Beef cost study raises ire

Analysis by USDA says fire at Tyson Foods and closure of slaughterhouses during pandemic resulted in drop of cattle prices and increased grocery prices.


National News

July 23, 2020 - 9:48 AM

An anxious cow launches into a run near what was once Alexander Hamilton’s ranch. Photo by Trevor Hoag / Iola Register

DES MOINES, Iowa (AP) — A study released Wednesday by the U.S. Agriculture Department into the disparity between cattle prices paid to ranchers and the higher prices earned by meat processors offers more details about the factors that have led to the situation.

The 20-page analysis by the USDA explains how after a 2019 fire at a Tyson Foods beef plant in Holcomb, Kansas, and this year’s temporary closure of slaughterhouses amid the coronavirus pandemic, ranchers saw cattle prices drop while concerns about meat scarcity caused prices at grocery stores to rise.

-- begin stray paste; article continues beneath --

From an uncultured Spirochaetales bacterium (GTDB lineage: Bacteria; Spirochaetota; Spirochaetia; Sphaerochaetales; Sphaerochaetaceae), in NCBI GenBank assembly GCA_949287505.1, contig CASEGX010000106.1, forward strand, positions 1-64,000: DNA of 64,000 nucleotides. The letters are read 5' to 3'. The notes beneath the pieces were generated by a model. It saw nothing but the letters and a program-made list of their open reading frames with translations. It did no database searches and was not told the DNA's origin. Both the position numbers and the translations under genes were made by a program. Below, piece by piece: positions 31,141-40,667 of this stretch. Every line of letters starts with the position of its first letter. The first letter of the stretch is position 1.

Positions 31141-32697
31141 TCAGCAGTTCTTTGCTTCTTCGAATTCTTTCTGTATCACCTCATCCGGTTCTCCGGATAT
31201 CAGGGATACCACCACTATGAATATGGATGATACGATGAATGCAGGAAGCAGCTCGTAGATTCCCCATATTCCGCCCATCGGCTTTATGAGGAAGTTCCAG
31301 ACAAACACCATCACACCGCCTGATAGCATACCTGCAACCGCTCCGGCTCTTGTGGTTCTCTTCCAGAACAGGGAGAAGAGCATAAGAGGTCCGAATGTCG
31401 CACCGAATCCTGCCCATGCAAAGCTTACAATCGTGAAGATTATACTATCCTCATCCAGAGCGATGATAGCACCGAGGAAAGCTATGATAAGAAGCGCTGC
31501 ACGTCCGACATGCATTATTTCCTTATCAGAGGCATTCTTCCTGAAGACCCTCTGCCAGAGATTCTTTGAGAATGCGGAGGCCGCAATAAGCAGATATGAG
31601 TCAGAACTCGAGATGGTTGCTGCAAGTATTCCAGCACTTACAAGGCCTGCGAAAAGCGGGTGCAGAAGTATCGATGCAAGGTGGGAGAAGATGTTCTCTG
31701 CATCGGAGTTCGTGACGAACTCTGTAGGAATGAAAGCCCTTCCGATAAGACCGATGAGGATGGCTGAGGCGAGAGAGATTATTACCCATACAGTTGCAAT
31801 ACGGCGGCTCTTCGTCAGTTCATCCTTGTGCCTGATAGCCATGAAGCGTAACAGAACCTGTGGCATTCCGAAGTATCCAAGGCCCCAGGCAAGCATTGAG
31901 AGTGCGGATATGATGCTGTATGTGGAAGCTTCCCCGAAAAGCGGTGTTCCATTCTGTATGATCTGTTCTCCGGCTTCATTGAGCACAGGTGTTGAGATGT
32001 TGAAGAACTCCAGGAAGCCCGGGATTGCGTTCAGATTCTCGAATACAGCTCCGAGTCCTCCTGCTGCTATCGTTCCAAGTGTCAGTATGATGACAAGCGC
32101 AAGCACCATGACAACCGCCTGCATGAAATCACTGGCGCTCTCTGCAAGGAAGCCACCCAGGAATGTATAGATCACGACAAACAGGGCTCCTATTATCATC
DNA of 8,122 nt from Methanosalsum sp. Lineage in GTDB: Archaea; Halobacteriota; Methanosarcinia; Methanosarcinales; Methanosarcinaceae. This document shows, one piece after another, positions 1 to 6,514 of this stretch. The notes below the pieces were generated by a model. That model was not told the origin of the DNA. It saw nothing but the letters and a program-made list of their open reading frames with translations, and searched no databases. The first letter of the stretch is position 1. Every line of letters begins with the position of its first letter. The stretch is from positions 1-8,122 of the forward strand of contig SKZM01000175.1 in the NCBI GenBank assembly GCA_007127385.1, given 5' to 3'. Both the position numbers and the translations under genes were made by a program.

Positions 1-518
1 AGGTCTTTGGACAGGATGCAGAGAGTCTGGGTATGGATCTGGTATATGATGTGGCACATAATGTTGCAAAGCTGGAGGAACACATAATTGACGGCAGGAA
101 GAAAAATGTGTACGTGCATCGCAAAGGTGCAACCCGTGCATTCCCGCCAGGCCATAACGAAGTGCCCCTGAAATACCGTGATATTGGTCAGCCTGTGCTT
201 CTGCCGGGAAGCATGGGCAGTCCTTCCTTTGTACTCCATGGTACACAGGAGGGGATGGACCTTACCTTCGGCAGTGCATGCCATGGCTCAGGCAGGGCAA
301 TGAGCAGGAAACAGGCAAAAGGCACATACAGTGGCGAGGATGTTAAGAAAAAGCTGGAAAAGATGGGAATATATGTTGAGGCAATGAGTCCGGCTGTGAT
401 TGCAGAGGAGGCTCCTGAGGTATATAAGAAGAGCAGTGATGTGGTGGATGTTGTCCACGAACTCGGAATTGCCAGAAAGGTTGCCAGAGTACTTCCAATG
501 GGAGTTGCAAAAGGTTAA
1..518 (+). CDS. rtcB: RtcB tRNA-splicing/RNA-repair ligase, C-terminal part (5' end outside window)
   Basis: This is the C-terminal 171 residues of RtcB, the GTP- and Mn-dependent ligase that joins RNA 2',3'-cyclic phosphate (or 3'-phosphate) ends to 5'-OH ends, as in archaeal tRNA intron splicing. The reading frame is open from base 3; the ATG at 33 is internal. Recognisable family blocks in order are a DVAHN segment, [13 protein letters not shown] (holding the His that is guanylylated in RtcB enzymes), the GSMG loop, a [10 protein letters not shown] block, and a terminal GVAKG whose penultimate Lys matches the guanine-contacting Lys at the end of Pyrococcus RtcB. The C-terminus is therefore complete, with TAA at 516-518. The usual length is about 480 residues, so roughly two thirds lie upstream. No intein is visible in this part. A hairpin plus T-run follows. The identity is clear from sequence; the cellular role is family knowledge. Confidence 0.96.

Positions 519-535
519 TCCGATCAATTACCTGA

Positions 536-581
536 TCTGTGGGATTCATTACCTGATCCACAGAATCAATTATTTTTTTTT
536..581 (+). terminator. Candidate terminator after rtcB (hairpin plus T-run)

Some members of Congress have called for an investigation into possible violations of the Packers and Stockyard Act, which is designed to protect ranchers and consumers. 

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